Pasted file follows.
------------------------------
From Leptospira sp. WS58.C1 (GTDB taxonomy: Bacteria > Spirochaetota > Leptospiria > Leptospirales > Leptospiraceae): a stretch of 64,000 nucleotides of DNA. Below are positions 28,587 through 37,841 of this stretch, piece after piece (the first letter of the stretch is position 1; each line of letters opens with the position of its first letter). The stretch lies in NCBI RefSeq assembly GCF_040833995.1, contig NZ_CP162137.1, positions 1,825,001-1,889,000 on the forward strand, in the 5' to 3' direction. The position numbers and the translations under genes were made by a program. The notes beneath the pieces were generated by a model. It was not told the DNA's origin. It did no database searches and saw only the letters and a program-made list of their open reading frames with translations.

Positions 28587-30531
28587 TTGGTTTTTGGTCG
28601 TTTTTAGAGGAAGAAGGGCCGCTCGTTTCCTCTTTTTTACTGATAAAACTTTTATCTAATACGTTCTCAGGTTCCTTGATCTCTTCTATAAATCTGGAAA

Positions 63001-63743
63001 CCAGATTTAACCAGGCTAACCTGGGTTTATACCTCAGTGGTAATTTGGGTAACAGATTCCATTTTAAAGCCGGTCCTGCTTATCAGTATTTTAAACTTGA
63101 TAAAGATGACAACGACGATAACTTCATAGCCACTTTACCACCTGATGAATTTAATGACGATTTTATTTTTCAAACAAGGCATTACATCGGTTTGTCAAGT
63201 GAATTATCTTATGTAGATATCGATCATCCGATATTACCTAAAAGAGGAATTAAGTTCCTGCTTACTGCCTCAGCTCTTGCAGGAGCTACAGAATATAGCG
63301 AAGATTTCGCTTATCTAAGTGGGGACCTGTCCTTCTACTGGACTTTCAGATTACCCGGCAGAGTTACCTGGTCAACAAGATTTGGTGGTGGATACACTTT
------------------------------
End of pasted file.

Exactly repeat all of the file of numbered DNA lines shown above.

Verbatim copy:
From Leptospira sp. WS58.C1 (GTDB taxonomy: Bacteria > Spirochaetota > Leptospiria > Leptospirales > Leptospiraceae): a stretch of 64,000 nucleotides of DNA. Below are positions 28,587 through 37,841 of this stretch, piece after piece (the first letter of the stretch is position 1; each line of letters opens with the position of its first letter). The stretch lies in NCBI RefSeq assembly GCF_040833995.1, contig NZ_CP162137.1, positions 1,825,001-1,889,000 on the forward strand, in the 5' to 3' direction. The position numbers and the translations under genes were made by a program. The notes beneath the pieces were generated by a model. It was not told the DNA's origin. It did no database searches and saw only the letters and a program-made list of their open reading frames with translations.

Positions 28587-30531
28587 TTGGTTTTTGGTCG
28601 TTTTTAGAGGAAGAAGGGCCGCTCGTTTCCTCTTTTTTACTGATAAAACTTTTATCTAATACGTTCTCAGGTTCCTTGATCTCTTCTATAAATCTGGAAA

Positions 63001-63743
63001 CCAGATTTAACCAGGCTAACCTGGGTTTATACCTCAGTGGTAATTTGGGTAACAGATTCCATTTTAAAGCCGGTCCTGCTTATCAGTATTTTAAACTTGA
63101 TAAAGATGACAACGACGATAACTTCATAGCCACTTTACCACCTGATGAATTTAATGACGATTTTATTTTTCAAACAAGGCATTACATCGGTTTGTCAAGT
63201 GAATTATCTTATGTAGATATCGATCATCCGATATTACCTAAAAGAGGAATTAAGTTCCTGCTTACTGCCTCAGCTCTTGCAGGAGCTACAGAATATAGCG
63301 AAGATTTCGCTTATCTAAGTGGGGACCTGTCCTTCTACTGGACTTTCAGATTACCCGGCAGAGTTACCTGGTCAACAAGATTTGGTGGTGGATACACTTT